EUGENE MCGUINNESS

 

For most of us, they’re among the strangest days of the year: the week in limbo between Christmas and New Year, seven days between two parties, fuelled by leftovers and the unloved portion of the Quality Street box. But for Eugene McGuinness, those dark December days were the most productive of the year. The London-based singer-songwriter wrote the majority of his new album - Chroma, his fourth - in that hazy week, but only after he’d searched listlessly for his muse for much of the preceding year. “It’s when the album cycle and the tour cycle dies down," he explains. "Months go by and you feel more and more invisible, out of that loop of interviews and shows and recording. And that’s where the songs for this album come from: it’s all about disappearing for a while. I had 20 or 30 songs, but they were just decent, solid songs until Amazing Grace and Deception Of The Crush came along. I stopped writing after that, then the majority of the album arrived in that no-man’s-land week. Godiva was written on New Year’s Day, with a hangover, waiting for Sherlock to come on telly.”


The February recording sessions nearly as brisk as the songwriting, and they too took place in a kind of limbo, though this time because McGuinness’ private life was in turmoil outside of the studio walls (“personal stuff that everyone goes through, but stuff that had a huge impact on the record - and probably makes it more special,” he says). He spent just two weeks in the home studio of Dan Carey, the producer behind both the Speedy Wunderground label and recordings by artists including Toy, Franz Ferdinand and The Invisible, whose drummer and bassist Tom Herbert and Leo Taylor play on Chroma. Carey recorded Videogame, from 2012’s ‘The Invitation To The Voyage’, an album that saw McGuinness experiment with big pop sounds. Carey and McGuinness became firm friends as a result, and that friendship helped the self-sufficient McGuinness to trust Carey’s judgement implicitly when it came to recording Chroma. “It’s the first time that I’ve properly let go of real control,” he says. "Dan had peace of mind knowing I wouldn’t be chirping away. Well, only when I knew I was right...“ Capturing the pace and freshness of the writing was the main objective. “Often, the stuff that catches me when I hear it on the radio are the songs where you can tell they were written in a dash,” he says.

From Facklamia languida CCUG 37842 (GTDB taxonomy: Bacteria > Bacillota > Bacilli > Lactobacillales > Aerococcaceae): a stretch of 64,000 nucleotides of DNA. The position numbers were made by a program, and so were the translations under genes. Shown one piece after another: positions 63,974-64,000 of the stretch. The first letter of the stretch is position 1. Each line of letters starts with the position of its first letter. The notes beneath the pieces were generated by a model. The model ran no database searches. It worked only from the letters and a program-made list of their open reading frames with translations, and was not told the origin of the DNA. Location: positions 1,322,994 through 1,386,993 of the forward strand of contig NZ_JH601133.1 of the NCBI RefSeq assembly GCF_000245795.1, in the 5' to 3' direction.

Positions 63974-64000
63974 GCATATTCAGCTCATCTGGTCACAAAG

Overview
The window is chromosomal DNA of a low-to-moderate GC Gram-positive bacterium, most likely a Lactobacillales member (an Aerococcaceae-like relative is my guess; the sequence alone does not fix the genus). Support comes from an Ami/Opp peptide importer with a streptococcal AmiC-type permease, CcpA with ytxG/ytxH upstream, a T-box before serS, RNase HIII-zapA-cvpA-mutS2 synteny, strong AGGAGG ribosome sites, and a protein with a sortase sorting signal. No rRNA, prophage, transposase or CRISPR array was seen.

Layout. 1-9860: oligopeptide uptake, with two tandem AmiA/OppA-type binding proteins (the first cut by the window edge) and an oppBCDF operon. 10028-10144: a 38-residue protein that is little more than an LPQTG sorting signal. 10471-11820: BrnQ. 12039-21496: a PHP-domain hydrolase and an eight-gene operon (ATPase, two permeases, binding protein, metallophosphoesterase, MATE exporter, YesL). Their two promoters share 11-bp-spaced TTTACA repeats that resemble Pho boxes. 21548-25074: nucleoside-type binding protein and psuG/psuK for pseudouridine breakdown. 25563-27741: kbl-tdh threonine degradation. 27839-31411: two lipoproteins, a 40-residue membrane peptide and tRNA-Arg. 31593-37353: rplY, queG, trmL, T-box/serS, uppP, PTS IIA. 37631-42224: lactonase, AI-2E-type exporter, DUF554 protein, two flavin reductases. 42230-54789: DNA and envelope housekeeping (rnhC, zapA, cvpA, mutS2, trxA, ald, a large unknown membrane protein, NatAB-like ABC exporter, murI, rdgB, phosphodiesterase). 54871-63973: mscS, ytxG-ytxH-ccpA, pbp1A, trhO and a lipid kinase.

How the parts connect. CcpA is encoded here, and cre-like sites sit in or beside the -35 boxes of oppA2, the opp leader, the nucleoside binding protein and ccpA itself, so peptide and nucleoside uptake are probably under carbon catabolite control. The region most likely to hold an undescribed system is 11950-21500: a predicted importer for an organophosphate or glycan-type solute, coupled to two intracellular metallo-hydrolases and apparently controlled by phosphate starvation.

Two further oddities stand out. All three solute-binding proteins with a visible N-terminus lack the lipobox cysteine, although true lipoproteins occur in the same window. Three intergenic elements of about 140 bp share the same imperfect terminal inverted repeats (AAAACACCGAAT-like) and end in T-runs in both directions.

The result is lightning in a bottle, a clean, crisp, warm sound informed by mid-‘60s Beatles, The La’s, Richard Hawley. “My influences are vast, but I forget about how intrinsically certain things are in my bones, and this album is about reconnecting with that stuff.” The sound is an uncharacteristically direct statement for a man who, by his own admission, has often favoured eclecticism to the point of confusion. “Dan loved the last album because it goes in a lot of different directions, but it was exciting for both of us to go, what if I were to commit and make a, you know, ‘normal’ album?”


In practical terms, that meant putting McGuinness’ songwriting to the fore. “I wanted to do a direct, stripped-back guitar album, and a guitar album in my mind is different to what most London bands think a guitar record should be, because it’s not about listening to the Velvet Underground and acting cool,” he says. So this is McGuinness’ idea of a guitar album: it would fit on two sides of vinyl (or one side of a C90), it includes riffs so timeless you’ll be convinced you’ve heard them before and contains everything from a tale of one-night stands (Amazing Grace) to a “soppy ballad” (All In All) and a veiled swipe at The X Factor (Immortals). “It’s the modern day living room fireplace, The X Factor,” says McGuinness. “Everybody accepts it and eats a Malteser, but it’s awful. They’re awful for judging it, we’re morons for watching it. And if I was about 15 or 16, I would’ve probably done it myself." Elsewhere, I Drink Your Milkshake comes from a line in the film There Will Be Blood, She Paints Houses comes from gangster speak for being a hired hitman and Deception Of The Crush is Bond theme by way of Marvin Gaye’s I Heard It Through The Grapevine.


Have we, in these 11 songs and this brisk album, found the ‘real’ Eugene McGuinness? Only for now. “If you’re a singer songwriter, all you do is live with yourself and your whole job is based around you as the individual and what you do," he says. "So in order for me to maintain interest in myself, you have to shake it up,” he says. “I’m just a receptor to all those sorts of influences. It’s not me being flimsy - I go where my passions are.”


“If the last record was about travelling, seeing the world and constantly moving” he says, “This one is almost the opposite, because it's about disappearing. Talking about Oasis, The La’s, The Kinks, there’s a certain spirit of music where they’re saying, There’s fuck all to do, so let’s dance. This album isn’t about me as an individual. It’s not an intellectual record or over-produced album. It’s just the most honest thing I could have done right now, and I just want it to make anybody who’s into it to feel fucking good about themselves.”